The word “cohesion” already gives you a clue that like things are being together. And an adhesive is like glue where you stick two separate things together. In this case, the fluid is crawling up the sides of the test tube. It’s clearly the attractive force between the fluid and the test tube is the stronger thing.

[10:45] Pressure on Vessel Walls

Question 18: A salt solution with a density of 1075 kg/cubic meter is moving through two consecutive closed vessels. Both vessels are positioned at the same height but the solution travels twice as quickly through one vessel A as the next vessel B. If a pressure exerted by the fluid on the walls of vessel A is 6,000 Pascal’s, the pressure exerted on Vessel B is:

  • (A) 3,000 Pascal’s
  • (B) 6,000 Pascal’s
  • (C) 12,000 Pascal’s
  • (D) A value that cannot be determined

Bryan’s Insights:

Bryan stresses that so much of what students are scared of on Physics is they’ll have to do all this math. And yet so often, it’s not the math. It’s just the conceptual use of the equation. You have to know what the equation is but then you don’t actually have to do any calculation. In this case, with density showing up and height, speed, pressure, you know you’re using Bernoulli’s equation. It says that the pressure of Point A plus the height at Point A. Pressure + height + velocity is 1/2*rho*v2. And this equation at Point A has to equal the same thing at Point B.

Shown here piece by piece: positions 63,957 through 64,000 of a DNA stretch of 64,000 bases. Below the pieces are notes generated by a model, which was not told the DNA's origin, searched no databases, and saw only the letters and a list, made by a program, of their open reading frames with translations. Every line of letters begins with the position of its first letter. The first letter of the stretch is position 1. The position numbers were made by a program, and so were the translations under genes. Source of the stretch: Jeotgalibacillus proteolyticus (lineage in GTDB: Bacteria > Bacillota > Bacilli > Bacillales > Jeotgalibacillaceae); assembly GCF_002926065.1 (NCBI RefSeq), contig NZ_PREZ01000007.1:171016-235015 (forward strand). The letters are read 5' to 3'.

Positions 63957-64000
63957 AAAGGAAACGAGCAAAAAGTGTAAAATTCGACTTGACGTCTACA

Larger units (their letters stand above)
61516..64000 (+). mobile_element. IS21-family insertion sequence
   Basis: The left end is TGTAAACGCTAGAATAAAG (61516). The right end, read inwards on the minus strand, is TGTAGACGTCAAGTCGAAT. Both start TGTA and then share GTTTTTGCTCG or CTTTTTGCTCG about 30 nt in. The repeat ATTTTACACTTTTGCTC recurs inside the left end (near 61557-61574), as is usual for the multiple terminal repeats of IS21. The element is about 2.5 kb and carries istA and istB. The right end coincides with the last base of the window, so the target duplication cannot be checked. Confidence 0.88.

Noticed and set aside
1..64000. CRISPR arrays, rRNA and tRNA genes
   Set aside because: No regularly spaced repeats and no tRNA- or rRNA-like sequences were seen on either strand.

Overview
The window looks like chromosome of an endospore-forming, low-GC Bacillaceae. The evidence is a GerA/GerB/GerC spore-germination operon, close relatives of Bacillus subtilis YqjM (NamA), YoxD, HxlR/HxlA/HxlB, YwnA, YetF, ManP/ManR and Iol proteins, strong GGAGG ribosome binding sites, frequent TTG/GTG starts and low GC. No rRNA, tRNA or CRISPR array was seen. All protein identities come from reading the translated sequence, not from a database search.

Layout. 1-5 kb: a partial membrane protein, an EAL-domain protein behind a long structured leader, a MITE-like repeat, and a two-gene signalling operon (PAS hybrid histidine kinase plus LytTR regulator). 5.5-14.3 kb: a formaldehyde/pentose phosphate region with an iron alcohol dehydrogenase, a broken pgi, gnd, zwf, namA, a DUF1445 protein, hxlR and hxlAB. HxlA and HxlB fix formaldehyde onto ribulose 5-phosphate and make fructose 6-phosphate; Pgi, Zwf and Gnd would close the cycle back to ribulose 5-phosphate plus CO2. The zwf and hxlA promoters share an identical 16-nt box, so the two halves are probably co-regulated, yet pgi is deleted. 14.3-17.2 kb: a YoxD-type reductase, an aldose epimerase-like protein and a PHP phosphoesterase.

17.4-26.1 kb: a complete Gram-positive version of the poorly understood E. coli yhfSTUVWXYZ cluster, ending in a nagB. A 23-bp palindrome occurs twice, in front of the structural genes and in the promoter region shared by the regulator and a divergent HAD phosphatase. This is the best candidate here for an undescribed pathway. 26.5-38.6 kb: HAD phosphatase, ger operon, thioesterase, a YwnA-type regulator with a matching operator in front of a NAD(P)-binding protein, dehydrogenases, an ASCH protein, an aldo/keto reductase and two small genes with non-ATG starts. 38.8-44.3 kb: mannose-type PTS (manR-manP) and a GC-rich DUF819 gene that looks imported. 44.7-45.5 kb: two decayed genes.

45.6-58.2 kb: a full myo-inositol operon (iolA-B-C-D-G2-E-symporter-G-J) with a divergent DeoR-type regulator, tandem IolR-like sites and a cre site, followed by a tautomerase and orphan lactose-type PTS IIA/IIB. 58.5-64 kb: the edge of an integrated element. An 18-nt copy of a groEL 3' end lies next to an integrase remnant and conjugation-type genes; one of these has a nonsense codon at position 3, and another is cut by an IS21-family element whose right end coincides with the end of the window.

The tricky bit is those plus signs. If all stuff were being multiplied together or divided, then it would be so simple. Like it travels with twice the velocity so it’s half or double the pressure. Or if it’s a squared relationship, then quadruple the pressure. But because you’re adding these various terms together, it doesn’t translate into a perfect direct relationship.